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The role of UV exposure and novel compounds on the immunogenicity and genotoxicity of skin cancer


Project Description

The major aims of this project are to investigate the effect of UV in the development of different skin cancers compared to spontaneously regressing precancerous lesion, keratoacanthoma; and the effect of a novel compounds such as the structurally modified retinoic acid in the treatment of skin cancers and other cutaneous lesions.

Keratoacanthoma (KA) is cutaneous neoplasia and is considered to be a benign variant of squamous cell carcinoma. It is thought to be preferably derived from hair follicle cells, particularly on sun-exposed skin. KA is characterized by self-limiting growth and involution; therefore, the life cycle from origin to spontaneous regression takes about 4 to 6 months in the majority of cases (Schwartz, 1994, Watanabe et al.,2015). The ability of KA to grow and regress mirrors hair follicle cycling during physiological regeneration (Ramselaar. et al., 1980).

Both the hair follicle as well as regressing tumours represent a significant model for identifying physiological mechanisms that promote tumour regression, thus providing potential new avenues for the development of targeted therapy for non-regressing tumours. Strong arguments support classifying keratoacanthoma as a variant of invasive Squamous Cell Carcinoma (SCC) (Gleich et al., 2016). There are similarities between KA and SCC nevertheless neovascularization in KA suggest a dependence in neovascularization to grow in KA, pointing to the involvement of distinct pathogenesis (Watanabe et al., 2015). Gleich et al. suggested that TGFβ signalling is the leading cause of familial KA, (Gleich et al., 2016).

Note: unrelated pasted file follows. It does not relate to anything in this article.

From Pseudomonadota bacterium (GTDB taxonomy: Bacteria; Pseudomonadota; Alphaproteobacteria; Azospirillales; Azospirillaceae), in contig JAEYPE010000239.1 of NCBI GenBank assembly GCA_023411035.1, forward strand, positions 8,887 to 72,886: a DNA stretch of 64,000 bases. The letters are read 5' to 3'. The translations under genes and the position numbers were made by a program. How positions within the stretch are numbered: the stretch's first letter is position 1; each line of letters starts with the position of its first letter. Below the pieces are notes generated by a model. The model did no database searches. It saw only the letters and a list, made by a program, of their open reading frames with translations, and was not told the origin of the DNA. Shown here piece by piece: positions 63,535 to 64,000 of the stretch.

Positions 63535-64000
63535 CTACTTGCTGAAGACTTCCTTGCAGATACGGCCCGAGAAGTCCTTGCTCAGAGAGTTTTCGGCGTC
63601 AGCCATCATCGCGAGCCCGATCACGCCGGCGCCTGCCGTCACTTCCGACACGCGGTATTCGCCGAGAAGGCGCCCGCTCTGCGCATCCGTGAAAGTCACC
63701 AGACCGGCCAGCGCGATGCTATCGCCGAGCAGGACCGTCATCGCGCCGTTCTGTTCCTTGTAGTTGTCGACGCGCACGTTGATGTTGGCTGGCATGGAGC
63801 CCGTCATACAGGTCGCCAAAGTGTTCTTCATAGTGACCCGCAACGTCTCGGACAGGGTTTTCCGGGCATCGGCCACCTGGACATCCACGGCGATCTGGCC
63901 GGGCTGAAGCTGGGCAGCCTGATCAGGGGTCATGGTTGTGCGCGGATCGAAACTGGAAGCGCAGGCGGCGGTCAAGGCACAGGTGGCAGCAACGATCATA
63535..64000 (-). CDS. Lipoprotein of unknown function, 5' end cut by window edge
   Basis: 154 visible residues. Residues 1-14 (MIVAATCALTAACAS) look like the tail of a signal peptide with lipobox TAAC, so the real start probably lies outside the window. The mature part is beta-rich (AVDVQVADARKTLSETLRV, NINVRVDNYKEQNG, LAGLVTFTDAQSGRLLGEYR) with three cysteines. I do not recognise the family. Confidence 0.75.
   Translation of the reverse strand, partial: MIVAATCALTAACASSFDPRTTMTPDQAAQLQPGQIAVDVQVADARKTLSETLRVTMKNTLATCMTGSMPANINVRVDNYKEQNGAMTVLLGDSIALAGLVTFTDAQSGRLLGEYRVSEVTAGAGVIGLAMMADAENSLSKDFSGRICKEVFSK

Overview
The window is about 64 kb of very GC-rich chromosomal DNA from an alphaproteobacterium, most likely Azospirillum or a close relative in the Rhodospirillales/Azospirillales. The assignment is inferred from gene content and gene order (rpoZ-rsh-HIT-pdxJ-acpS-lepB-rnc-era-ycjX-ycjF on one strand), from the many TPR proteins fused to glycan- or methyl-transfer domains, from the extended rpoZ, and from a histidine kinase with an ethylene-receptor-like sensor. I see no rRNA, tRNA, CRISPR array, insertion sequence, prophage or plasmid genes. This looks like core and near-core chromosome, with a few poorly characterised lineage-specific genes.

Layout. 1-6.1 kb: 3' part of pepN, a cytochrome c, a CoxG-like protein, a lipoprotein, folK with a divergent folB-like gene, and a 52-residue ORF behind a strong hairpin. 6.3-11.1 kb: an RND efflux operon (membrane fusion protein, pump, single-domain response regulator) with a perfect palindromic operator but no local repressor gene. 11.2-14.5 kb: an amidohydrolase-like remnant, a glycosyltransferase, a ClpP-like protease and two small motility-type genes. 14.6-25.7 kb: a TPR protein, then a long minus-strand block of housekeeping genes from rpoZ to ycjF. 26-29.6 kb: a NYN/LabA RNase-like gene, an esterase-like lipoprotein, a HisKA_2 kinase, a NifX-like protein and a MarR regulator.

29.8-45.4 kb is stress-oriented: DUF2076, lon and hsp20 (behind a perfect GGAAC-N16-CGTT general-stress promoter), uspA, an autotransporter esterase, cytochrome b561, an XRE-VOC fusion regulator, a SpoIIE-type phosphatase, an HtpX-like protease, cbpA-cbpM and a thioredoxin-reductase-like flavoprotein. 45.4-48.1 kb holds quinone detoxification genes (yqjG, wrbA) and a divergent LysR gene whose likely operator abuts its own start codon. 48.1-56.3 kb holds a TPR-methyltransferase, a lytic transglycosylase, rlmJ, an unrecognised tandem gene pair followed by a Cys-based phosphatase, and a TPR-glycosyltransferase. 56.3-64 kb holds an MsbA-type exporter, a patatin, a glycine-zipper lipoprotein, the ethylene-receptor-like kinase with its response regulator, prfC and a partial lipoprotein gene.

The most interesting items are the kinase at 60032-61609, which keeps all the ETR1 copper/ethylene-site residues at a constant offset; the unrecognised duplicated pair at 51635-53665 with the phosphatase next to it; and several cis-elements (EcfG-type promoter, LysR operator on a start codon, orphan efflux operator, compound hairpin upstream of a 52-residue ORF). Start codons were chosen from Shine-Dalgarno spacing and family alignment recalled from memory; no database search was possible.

In this project, the first aim is to investigate the pathways involved in the progression of the tumour and also self-regression of KA. Moreover, the differences between KA and other skin cancers will be studied.

Funding Notes

This is a self-funded PhD project; applicants will be expected to pay their own fees or have a suitable source of third-party funding. A bench fee also applies in addition to tuition fees.

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